* Views captured on Cambridge Core between 2nd January 2018 - 20th July 2018. This data will be updated every 24 hours.

Liaison psychiatry services in Wales

  • Divya Sakhuja (a1) and Jonathan I. Bisson (a2)
Submit a response

eLetters

Value Your Liaison Psychiatry Service!

Dr Mukesh Kripalani, Specialist Registrar
23 April 2008

Value Your Liaison Psychiatry Service!

We completely support the conclusions of the article by Sakhuja and Bisson in the April 2008 edition of the Psychiatric bulletin. The state ofLiaison psychiatry services in Wales clearly falls well below the recommendations of the Royal College of Physicians and Psychiatrists, the National Service Framework for Mental Health in Wales and what patients should accept in our National Health Service.

With Primary and Secondary care mental health increasingly polarised between those with mild versus those with enduring mental health needs, there is a real risk of those with co-morbid physical and psychiatric disorders failing to get the care they need without Liaison Psychiatry.

The question is what does Liaison psychiatry contribute to this groupof patients? We would like to share some of our experiences on the ground with our Liaison service that has been established and run successfully over the last 12 years:-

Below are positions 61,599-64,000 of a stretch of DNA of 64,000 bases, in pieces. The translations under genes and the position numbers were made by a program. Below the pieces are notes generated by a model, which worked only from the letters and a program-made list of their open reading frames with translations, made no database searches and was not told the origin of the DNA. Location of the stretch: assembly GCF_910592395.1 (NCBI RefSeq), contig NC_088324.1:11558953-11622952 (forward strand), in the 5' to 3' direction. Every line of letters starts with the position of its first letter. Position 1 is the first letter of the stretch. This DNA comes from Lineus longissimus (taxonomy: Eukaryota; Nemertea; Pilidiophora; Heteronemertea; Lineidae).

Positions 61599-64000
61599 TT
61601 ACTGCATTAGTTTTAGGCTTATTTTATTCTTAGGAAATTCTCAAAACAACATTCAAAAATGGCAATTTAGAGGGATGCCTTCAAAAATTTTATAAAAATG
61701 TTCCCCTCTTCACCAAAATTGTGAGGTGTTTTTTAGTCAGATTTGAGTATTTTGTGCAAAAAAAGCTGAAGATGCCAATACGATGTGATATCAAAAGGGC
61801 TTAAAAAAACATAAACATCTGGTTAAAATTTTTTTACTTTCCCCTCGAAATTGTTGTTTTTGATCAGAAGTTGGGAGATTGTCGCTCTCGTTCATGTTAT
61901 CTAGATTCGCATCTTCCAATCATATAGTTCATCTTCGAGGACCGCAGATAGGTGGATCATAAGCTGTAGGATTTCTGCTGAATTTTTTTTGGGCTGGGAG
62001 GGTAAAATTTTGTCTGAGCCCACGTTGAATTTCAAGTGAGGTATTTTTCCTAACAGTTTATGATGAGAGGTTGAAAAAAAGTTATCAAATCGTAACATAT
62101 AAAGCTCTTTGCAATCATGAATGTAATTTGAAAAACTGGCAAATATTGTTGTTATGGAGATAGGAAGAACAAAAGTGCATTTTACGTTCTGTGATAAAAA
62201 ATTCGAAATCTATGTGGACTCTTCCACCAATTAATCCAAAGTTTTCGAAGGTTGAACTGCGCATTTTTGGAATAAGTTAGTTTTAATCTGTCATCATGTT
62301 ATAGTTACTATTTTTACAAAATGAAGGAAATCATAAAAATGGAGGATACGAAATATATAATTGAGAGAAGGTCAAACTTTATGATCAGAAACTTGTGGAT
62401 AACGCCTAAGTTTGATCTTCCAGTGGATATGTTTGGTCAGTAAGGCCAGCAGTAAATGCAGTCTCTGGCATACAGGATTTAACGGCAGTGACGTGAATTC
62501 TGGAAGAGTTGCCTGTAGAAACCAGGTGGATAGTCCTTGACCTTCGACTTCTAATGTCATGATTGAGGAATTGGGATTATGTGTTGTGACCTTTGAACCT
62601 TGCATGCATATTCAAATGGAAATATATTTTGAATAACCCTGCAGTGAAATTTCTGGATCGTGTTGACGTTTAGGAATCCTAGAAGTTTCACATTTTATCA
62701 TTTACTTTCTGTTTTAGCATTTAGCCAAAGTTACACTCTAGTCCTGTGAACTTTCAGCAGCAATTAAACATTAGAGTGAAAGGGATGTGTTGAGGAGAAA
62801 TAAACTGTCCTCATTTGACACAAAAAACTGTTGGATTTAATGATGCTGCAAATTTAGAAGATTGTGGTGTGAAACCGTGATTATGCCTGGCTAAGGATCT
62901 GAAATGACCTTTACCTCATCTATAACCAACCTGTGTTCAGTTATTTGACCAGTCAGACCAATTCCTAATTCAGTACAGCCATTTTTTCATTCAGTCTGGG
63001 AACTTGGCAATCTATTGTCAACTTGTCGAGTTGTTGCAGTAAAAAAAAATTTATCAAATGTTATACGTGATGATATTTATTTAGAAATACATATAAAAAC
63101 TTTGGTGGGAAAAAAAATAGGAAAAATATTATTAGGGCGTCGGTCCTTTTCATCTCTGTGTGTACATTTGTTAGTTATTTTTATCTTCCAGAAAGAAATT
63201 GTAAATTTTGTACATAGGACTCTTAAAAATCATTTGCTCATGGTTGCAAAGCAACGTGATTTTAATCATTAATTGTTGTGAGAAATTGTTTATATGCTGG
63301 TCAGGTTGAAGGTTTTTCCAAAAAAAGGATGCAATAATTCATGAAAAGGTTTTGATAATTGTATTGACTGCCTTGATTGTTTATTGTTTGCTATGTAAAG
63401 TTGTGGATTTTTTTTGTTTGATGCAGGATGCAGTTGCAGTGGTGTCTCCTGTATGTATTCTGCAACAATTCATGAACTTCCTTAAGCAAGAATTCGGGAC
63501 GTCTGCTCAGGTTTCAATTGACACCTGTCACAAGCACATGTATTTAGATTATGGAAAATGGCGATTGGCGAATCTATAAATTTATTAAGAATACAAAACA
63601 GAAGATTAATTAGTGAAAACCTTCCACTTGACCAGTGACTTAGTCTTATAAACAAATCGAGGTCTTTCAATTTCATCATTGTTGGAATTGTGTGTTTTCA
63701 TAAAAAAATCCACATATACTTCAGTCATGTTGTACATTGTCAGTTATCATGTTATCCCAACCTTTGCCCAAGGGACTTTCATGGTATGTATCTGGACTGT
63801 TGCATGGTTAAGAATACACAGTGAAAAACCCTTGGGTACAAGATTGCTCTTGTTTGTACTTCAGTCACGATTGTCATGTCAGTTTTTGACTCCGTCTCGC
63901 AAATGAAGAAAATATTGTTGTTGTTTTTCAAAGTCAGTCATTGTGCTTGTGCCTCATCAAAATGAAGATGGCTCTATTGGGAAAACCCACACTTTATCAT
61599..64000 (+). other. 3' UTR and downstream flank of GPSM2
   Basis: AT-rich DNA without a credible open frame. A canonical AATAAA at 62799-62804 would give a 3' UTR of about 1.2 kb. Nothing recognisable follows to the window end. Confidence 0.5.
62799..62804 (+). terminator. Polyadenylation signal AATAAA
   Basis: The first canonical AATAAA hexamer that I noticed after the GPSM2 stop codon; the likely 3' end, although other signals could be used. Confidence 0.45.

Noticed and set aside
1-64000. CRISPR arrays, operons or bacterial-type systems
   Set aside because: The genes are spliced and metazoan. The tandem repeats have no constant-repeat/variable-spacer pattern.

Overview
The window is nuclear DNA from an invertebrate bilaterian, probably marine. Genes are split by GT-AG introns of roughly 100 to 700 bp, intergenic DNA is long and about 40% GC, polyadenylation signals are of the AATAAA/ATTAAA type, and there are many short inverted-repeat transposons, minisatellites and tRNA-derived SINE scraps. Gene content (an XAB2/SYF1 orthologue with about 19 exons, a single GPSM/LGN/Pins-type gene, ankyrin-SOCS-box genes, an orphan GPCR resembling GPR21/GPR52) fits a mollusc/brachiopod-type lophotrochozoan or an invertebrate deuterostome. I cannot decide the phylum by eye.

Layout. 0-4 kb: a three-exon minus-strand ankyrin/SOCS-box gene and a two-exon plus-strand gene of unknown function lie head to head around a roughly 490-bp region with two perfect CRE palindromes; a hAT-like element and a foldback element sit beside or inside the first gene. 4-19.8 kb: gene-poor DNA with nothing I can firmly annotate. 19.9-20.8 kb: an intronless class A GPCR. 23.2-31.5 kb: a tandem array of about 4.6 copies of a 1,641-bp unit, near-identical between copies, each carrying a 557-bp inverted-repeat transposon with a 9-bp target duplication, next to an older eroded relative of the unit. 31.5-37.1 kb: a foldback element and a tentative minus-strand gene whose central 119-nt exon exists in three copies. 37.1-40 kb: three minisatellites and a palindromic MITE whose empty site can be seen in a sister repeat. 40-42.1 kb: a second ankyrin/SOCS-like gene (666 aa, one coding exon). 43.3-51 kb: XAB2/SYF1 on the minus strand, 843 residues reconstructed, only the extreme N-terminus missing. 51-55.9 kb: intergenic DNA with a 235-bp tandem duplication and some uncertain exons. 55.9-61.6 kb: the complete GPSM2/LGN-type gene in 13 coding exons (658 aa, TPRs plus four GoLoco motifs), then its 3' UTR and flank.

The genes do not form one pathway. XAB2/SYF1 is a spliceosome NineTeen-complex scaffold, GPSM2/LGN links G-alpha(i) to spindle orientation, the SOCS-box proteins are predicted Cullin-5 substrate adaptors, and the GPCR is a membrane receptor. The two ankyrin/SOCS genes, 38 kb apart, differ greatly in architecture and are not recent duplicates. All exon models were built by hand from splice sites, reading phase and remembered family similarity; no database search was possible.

•We have managed to reduce psychiatric in-patient admissions following self-harm to 10%, compared to 17% in other areas (data presentedas poster in Liaison Psychiatry Conference March 2008).

•Acute stress reaction/adjustment disorder (ASR/AR) is the second most common cause of admission at 34.7% following self harm in our unit (data presented as poster in Liaison Psychiatry Conference March 2008).

•Moreover of all the patients we see following self-harm, 38% overall fulfil DCR-10 criteria for ASR/AR (data presented as another poster in Liaison Psychiatry Conference March 2008).

•We have already shown that we meet all quality standard indicators for self-harm (http://pb.rcpsych.org/cgi/eletters/31/9/345#2990). Moreover Liaison psychiatry has been credited with a role in reduction in rates of hospital admission following self-harm (1).

•We get regular referrals from both Community Mental Health Teams and Primary Mental health care wherein one who doesn’t meet the enduring mental health criteria whereas the other too complex medically to handle in primary care.

•By providing services for those frequent attendees, somatisers and those suffering with hypochondriacal disorders we manage to reduce inappropriate and costly investigations, excessive use of precious acute beds and reduce frustration in general hospital colleagues.